Owl Cape


After my success with the purple hooded fleece cloak I decided to try a different version as a gift for a friend’s little girl, who is obsessed with owls. The great part about cloaks and capes is that they’re so versatile for costumes and general play, and they’re basically one-size fits all. I decided that a half-circle cape would be perfect to mimic an owl’s wingspan, and got to work.

I started off with 1 1/4 yards of aqua fleece– in retrospect I probably only needed 1 yard (60″ wide, so a half-circle cloak would only need 30″ of width to maximize use of the fabric), but I wanted to avoid having to come back for more later on, especially since I’d need fabric for the hood. I originally cut the cape with a 30″ radius, the same as I had with the purple cloak, but ended up cutting it shorter for easier play. (also, the little girl is only two, so she might trip over a longer cape)


Yes, those are my two cats, behaving as they always do around fabric.

Next I bought 18 letter-sized sheets of felt (6 each of 3 colors), and planned out how I’d cut them into feathers. Most tutorials online have all the feathers the same size, but that just seemed impractical– if the feathers were all big then the ones at the neckline would look too bulky, but if they were all small it would take forever to make enough. I decided to mimic the feather pattern on an actual bird’s wing and make some small, some medium, and some long and thin for the edges of the wings.

I cut out templates and tried to lay them on the cape to determine how many of each size I’d need– I figured that I’d need about 15 small feathers (2 rows near the top), 36 medium feathers (3 rows in the middle), and 18 large feathers (1 row at the bottom). I traced out my templates onto the felt and cut a few extra just to be sure I’d have enough.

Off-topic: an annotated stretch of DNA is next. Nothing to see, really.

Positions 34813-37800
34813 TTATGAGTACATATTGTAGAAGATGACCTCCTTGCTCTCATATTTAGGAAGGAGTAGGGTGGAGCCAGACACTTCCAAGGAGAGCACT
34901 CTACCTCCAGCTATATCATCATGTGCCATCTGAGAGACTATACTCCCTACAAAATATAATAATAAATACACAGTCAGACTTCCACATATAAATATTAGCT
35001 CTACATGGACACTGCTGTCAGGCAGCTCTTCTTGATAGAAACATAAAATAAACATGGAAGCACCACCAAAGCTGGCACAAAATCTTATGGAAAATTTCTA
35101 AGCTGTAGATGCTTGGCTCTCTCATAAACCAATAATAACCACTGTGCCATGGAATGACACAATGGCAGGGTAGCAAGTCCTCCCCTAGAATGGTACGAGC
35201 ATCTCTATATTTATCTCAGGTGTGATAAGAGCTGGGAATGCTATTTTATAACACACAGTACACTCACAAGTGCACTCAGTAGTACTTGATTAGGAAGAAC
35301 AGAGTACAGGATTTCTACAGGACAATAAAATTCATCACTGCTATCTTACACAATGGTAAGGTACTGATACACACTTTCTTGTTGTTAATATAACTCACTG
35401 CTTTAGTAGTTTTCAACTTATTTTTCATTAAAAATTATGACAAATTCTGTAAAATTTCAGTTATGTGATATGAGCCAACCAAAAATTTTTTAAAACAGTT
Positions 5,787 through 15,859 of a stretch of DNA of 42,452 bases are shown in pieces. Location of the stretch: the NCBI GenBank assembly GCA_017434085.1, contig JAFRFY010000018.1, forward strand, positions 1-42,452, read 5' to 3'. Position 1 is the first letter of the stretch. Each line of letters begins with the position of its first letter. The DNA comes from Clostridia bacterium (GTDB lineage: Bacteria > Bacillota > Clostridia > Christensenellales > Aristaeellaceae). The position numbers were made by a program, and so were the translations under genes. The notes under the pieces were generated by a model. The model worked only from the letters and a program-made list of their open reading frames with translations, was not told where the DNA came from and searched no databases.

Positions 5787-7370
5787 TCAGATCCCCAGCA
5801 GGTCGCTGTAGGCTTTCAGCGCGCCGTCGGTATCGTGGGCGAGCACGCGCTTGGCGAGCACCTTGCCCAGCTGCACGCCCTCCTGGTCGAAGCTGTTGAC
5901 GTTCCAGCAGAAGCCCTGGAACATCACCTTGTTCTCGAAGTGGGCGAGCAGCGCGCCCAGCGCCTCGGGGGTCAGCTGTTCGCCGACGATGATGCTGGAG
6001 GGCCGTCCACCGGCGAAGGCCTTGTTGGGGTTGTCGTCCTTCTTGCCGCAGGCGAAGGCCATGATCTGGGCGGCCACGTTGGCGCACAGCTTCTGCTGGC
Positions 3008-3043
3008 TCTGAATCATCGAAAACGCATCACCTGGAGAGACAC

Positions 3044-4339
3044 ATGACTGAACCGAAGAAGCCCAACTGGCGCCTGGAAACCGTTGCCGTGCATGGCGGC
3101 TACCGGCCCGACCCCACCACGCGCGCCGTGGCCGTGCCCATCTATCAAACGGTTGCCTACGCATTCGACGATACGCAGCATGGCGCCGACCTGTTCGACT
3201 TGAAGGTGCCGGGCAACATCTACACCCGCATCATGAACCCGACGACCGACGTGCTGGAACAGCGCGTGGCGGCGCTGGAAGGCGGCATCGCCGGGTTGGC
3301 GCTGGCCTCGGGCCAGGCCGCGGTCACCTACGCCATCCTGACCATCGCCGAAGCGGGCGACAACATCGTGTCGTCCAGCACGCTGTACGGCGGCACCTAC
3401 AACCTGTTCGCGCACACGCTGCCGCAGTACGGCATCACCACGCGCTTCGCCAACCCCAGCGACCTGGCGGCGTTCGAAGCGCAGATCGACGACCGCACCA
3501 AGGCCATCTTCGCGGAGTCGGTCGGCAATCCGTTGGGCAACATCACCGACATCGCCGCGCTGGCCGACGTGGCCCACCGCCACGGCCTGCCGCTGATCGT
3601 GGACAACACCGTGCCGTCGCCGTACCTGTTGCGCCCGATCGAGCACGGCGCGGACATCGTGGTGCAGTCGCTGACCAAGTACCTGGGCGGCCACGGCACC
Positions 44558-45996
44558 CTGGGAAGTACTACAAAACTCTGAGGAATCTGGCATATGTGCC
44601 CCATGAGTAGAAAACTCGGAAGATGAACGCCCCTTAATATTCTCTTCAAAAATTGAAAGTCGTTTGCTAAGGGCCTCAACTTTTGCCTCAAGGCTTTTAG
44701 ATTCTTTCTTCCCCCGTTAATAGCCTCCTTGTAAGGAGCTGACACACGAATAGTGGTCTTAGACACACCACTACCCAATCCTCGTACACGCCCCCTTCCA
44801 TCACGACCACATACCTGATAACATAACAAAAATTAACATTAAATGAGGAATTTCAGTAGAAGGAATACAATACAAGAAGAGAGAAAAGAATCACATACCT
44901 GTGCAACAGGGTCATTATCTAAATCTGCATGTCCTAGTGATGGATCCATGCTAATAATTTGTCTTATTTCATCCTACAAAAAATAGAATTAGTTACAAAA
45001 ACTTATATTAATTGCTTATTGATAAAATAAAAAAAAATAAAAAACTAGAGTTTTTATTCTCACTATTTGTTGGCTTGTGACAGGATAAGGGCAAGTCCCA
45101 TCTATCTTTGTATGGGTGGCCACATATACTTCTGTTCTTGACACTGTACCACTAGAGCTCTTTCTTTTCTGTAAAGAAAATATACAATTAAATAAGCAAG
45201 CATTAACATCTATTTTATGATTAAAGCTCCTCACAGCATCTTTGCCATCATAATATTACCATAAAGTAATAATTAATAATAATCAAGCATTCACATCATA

Then I started laying out the feathers on the cape, overlapping the rows slightly and trying to keep the colors evenly distributed. It took longer than I’d expected, since I had to be sure that the top edges of each feather were securely hidden under the row above. I ended up making the cape into a modified half-circle, since a real owl’s wingspan is obviously wider than it is tall. I did end up using almost all of the feathers I’d cut, so I guess I calculated pretty well!

Once my feathers were all laid out, I tacked down each feather with a small blob of fabric glue to hold it in place temporarily. I let the glue dry overnight (during which time my cats apparently had a party on top of the cape and messed a bunch of the feathers up), then machine-sewed the feathers down in rows, starting from the top.


I made a hood for the cape by measuring the hood one of my daughter’s coats, which was 8″ deep and about 11″ tall. I cut a piece of fabric 8.5″ wide and 23″ long, then folded it in half and drew a curved seam line, so that when sewn it would make a rounded hood. (for a pointed hood, I’d have just sewed up one edge of the folded fabric)

I pinned and stitched the hood to the neckline of the cape– I had to make some pleats in the hood to get it to fit, since unlike the purple cloak the neckline was very short (a consequence of the half-circle shape). Once the hood was on I cut the cape down to just beyond the bottom edges of the feathers.



Then I added the details– big, round eyes and a pointed beak on the hood. They’re made of more felt (the beak is a double layer for strength) and were tacked on with glue before being sewed on.


Finally, I sewed down a wide ribbon at the neckline, and two loops of elastic on the outside edges for her wrists. That way she can spread her wings and fly!



  1. The fabric glue did a decent job of holding down most of the feathers while I sewed them– a few came loose, probably because of the cats and because I had to repeatedly roll up and unroll the cape to work on it over time. But overall the glue did its job. Definitely necessary if you’re going to lay out all the feathers beforehand.
  2. I’d originally planned just to chain-stitch the feathers together and sew rows directly to the cape without laying them out first. I see now that the plan would never have worked– you need to spread the feathers out at different angles depending on where in the cape they’re located, so laying them out is an important step.

2 thoughts on “Owl Cape

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